Sirikiatikul, P; (2012) Constructional theory in Britain, 1870s – 1930s. Doctoral thesis, UCL (University College London).
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Unlike spoken and written theories, the constructional ‘theories’ explored in this thesis are drawn essentially from ‘practice’. While occasionally drawing upon what architects said and wrote, the thesis investigates the extent to which architects have worked out their theoretical propositions within the practical aspects of building, without necessarily articulating them verbally. Of the recent discussions on the relation of architectural theory to building practice, Kenneth Frampton’s Studies in Tectonic Culture (1995) stands out; but Frampton’s book is limited by his anti‐postmodernist framework, his mode of argument that largely attributes the value of architectural works to a theoretical dimension, his treatment of construction as a constant and passive given, and his disregard for the entirety of British architecture. This thesis criticises Studies in Tectonic Culture, arguing that British architecture offers some alternatives for thinking about the dialectics of ‘theory’ and ‘construction’. The way in which some British architects of the late 19th and early 20th centuries worked – experimental, craft‐based and treating the process of construction as integral to the process of design – indicated that for them construction was more than simply a medium through which an architect’s ideas are expressed; and out of their calculated employment of construction, considered in terms of ‘labour’, ‘building’, ‘material’, and ‘representation’, could emerge a certain ‘implicit intellectuality’, which was no less a ‘theory’ than verbally articulated statements existing prior to construction. It is not theory that dictates construction, but rather that ‘construction’ itself can be a ‘theory’ in the process of becoming. In opening up possibilities for thinking about constructional ‘theory’, the thesis suggests the removal of an assumed theory/practice distinction, proposing instead ‘practice’ as essentially an indispensable body of ‘immanent theory’ as an alternative to Frampton’s theory of the Tectonic.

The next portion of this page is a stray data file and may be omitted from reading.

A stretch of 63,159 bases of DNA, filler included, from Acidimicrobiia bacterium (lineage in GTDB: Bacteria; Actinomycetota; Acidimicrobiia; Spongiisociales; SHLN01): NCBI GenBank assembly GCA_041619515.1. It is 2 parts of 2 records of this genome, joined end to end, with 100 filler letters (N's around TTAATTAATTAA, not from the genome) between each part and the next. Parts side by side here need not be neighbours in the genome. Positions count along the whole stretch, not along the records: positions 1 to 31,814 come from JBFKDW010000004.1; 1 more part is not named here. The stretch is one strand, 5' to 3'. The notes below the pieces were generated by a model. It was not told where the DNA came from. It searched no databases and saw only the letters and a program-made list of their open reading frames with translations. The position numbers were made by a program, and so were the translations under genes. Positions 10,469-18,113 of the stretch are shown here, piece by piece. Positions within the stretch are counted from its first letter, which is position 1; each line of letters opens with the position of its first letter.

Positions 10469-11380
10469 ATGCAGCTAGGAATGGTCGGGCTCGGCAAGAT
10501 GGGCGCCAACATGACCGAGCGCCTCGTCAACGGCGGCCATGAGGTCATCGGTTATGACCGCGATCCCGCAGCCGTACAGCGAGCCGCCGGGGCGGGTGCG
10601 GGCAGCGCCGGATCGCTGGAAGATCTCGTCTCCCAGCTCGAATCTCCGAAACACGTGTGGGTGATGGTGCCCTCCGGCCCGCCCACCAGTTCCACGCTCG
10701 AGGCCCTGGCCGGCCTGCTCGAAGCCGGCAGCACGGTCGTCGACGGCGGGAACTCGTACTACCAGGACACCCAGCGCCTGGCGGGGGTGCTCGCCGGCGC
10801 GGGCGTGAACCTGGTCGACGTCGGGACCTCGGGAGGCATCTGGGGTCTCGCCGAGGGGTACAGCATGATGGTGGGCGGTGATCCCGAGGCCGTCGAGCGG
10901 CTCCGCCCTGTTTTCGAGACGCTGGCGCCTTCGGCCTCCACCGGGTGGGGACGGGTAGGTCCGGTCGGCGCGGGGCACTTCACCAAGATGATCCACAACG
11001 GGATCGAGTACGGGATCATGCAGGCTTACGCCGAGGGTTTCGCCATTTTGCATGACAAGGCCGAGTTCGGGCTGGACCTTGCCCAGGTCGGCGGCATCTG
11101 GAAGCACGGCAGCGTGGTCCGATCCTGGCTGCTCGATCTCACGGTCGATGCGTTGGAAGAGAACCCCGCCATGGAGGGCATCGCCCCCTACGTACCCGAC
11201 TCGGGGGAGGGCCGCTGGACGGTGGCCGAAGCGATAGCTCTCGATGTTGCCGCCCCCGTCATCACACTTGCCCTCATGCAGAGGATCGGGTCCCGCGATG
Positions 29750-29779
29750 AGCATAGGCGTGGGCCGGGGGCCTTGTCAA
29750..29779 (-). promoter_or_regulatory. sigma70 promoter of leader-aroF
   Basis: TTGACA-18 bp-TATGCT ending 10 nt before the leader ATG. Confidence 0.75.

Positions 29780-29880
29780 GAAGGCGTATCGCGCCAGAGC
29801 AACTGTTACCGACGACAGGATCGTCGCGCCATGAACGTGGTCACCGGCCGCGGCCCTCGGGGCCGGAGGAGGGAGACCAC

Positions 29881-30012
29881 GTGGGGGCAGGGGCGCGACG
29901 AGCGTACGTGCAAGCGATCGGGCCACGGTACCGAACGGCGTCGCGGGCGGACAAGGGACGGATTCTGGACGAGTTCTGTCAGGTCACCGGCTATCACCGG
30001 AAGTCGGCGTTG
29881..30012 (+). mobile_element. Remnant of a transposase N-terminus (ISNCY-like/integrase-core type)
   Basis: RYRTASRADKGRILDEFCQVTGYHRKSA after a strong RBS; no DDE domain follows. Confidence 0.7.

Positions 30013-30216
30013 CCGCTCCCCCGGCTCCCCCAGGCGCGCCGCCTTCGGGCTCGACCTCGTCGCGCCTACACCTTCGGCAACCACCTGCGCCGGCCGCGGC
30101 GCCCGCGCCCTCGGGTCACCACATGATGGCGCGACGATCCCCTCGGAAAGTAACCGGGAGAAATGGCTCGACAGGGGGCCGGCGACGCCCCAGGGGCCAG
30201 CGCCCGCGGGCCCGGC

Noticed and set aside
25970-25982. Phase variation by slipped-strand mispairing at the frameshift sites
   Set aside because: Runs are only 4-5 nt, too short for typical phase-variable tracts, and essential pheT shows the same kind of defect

|Title:||Constructional theory in Britain, 1870s – 1930s|
|Open access status:||An open access version is available from UCL Discovery|
|Additional information:||Copyright restricted material has been removed from the e-thesis|
|UCL classification:||UCL > School of BEAMS > Faculty of the Built Environment > Bartlett School > Bartlett School of Architecture|
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